Raising Boys

0 comments Posted on December 20, 2021

by Karen Whiting

It didn’t take long as a mom to my first son to notice the difference of boys from girls. My first daughter wanted to see faces, while Michael wanted to look around and watch mobiles, moving things fascinated him more than people. As a mom of five, I continued to see the differences, especially in their focus and application.

They played with the same toys but in different ways. My girls loved putting the people on and off a toy bus and talked about the trip. It was a social play time. While my sons dumped the people in and took off pulling the bus and laughed as the people fell out. They cared about the movement and speed. They tried to do what dad did while the girls wanted dad to join them in tea parties and reading books.

Boys love to fill pockets with stuff, often dirty and crawly stuff. The girls filled purses and containers, but they choose tiny toys or soft feathers more than rocks, sand and bugs. My sons also loved to take apart toys and items to find out how they worked and then try to put them back together.

They all cooked with me and enjoyed changing up ingredients to make something new, but the boys focused on the eating and how the ingredients reacted while the girls wanted to add decorating touches and serve the food.

They all learned to read, but the boys wanted to find the humor, adventure and action or the facts while the girls wanted to explore emotions of characters and the stories that touched their hearts more. Bible stories with action, miracles and might intrigued them.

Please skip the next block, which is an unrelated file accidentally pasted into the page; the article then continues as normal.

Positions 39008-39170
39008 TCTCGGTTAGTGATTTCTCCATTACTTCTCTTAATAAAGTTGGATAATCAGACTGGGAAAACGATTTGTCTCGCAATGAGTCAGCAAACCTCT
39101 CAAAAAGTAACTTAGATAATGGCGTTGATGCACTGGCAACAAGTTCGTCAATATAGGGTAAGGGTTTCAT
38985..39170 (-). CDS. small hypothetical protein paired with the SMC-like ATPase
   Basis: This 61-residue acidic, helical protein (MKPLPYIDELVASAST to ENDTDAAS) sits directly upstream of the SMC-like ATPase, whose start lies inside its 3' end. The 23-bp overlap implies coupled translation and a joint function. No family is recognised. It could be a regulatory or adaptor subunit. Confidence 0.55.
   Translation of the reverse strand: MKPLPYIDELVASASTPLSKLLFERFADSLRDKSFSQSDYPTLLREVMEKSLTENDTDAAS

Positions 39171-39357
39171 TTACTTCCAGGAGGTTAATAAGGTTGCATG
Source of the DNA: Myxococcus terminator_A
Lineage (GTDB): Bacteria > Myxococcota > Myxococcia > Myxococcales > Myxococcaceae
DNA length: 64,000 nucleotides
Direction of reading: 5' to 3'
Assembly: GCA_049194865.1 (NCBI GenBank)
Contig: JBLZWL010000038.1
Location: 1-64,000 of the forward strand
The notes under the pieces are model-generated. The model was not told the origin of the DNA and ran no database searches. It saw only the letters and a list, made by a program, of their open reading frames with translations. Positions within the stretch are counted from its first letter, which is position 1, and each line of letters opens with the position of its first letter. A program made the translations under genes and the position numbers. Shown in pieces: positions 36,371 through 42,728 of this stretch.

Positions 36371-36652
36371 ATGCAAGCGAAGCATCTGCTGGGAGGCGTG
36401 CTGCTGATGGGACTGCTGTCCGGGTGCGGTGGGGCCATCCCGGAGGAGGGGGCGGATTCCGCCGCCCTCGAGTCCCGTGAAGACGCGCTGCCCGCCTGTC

My sons are men who work as engineers and accountants and tinker with fixing things. They like to help people with moves, disaster recovery and manual work. My daughters are women who care about creating the home environment, nurturing children and comforting people.

These days, we have a crisis in the education of boys where they have fallen behind girls at every level and the earning of degrees. They also suffer an identity crisis and feel their masculinity is shamed. Much is due to dad-deprivation. Let’s embrace and encourage boys in their natural bent!

Karen Whiting is the author of thirty books, including her latest Devos for Brave Boys coauthored with Jesse Florea and published by Tyndale Kids. With the decline in literacy in boys and decline in Bible literacy overall, there’s a great need for books that promote boys embracing faith and manhood.


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